After passing the symbolic €10 million sales mark and hiring its 100th employee, Famoco, France’s leading provider of secure professional devices, is positioned for growth and is opening its first office in Africa – in Abidjan, Ivory Coast. This fifth international opening marks the company’s plans for rapid expansion, particularly in Africa, to be closer to clients, including Orange, to provide them with the best possible service. The company also recently appointed a permanent representative in East Africa, in Nairobi, Kenya, and plans to attend the ID4Africa Annual Meeting in Nigeria from April 24th to 26th.
With the opening of an office in Ivory Coast to cover the African continent, Famoco is pursuing its international development strategy to increase client contact opportunities, monitor projects already in progress and launch new ones. The new office will be managed by Olivier Cechura, General Manager Africa. Former marketing director and African business ecosystem specialist, he was among the first to believe in Famoco’s vision and helped its founders set up the company. This appointment underlines the strategic importance of Africa for the start-up.
In addition, Famoco will be taking part in the ID4Africa Annual Meeting in Abuja, Nigeria, from April 24th to 26th, 2018. IDF4Africa is a tripartite movement with representation from governments, development agencies and industry, focused on identity management matters relevant to Africa. Its annual meeting attended by the authorities, agencies, service providers and experts, is an opportunity for the movement to define the electronic identity development agenda to further the economic and social development in their countries.
A continent digitizing its services
Africa is the continent most affected by banking exclusion. According to World Bank data, in Africa, 66% of adults do not have a bank account. As a result, it is also the continent where digital financial services have grown at the fastest pace. In fact, given the spike in the number of mobile telephone and internet subscribers, entire swathes of the economy will also be affected by the digitization of services, fueling demand for digital security and ID solutions on the African continent.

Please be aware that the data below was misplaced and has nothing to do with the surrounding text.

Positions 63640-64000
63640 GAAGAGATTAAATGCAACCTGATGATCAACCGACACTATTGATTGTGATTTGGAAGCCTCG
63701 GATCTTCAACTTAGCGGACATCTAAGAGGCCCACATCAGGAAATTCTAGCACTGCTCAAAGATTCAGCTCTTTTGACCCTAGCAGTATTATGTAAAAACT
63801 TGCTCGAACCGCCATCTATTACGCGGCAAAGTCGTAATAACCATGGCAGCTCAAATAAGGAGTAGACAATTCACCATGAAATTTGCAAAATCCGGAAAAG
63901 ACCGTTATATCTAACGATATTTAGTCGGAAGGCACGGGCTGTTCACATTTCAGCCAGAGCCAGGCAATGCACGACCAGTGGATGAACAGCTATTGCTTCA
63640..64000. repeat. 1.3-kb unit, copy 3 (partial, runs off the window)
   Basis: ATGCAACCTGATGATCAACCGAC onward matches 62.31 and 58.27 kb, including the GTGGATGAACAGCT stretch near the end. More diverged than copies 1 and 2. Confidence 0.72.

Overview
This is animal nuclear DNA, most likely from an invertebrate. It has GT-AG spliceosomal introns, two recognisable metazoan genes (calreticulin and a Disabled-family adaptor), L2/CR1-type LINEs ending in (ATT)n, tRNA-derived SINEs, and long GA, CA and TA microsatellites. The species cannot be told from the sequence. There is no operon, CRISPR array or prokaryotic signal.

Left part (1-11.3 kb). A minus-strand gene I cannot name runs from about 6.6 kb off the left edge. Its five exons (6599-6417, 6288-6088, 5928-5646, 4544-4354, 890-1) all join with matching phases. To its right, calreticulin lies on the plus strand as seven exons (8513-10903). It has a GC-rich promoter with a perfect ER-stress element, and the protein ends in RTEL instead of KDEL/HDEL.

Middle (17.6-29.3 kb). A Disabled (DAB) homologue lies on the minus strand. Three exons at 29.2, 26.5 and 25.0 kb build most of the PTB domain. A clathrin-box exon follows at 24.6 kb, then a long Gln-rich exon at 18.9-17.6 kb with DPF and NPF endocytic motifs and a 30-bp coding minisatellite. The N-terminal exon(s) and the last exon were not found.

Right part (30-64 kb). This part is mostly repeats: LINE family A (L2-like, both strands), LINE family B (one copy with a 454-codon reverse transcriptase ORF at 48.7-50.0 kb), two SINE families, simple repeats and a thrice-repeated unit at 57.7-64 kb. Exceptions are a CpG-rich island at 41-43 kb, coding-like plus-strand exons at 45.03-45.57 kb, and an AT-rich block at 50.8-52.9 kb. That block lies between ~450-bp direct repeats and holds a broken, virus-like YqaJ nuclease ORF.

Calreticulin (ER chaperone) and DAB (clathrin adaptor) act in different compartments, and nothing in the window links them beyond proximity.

Major digitization role in West Africa for Famoco
The French start-up’s solutions serve as dedicated professional devices for Orange’s solution, Orange Money, in some 10 African countries, including Ivory Coast, Guinea, Madagascar, Mali, Morocco, Senegal and Tunisia. This service allows 29 million Orange customers to open an account and send money to friends and relatives through tens of thousands of distributors.
The work with Orange in Africa includes equipping its network of agents, particularly in Cameroon, Ivory Coast, Senegal and the Democratic Republic of Congo, with secure devices to sell Orange Services directly on the street. Indeed, in these parts of Africa, the majority of smartphone and SIM card sales are not made in physical shops, but on the street by small traders. To improve the effectiveness of Orange’s distribution network, reduce fraud, theft and data loss, Orange has chosen the Famoco solution to equip its teams in the field and use KYC (“Know Your Customer”) to better understand its customers.
Famoco: emerging player in East Africa
On the other side of Africa, Famoco’s representative in Kenya will develop projects in East Africa and oversee its work with the UN.
In fact, Famoco helps to improve the tracking of some 8 million food assistance beneficiaries. In practical terms, Famoco supplies vulnerable people with personalized and secure food assistance cards to redeem their allowances. The cards are accepted by merchants equipped with dedicated readers and can be used to buy essential items such as food and hygiene and first aid products. A fully secure system, the card prevents people from buying weapons, cigarettes and alcohol. Annual monitoring costs have been cut by 74%, crime reduced and the growth of the informal economy stopped. Furthermore, the savings made have allowed for a 17% rise in the number of people eligible for the program.
 According to the Global Findex, a World Bank Group database, in Africa, 66% adults do not have a bank account, compared with 86% in the Middle East, 54% in South Asia, 49% in Latin America, and 31% Southeast Asia (2014 data).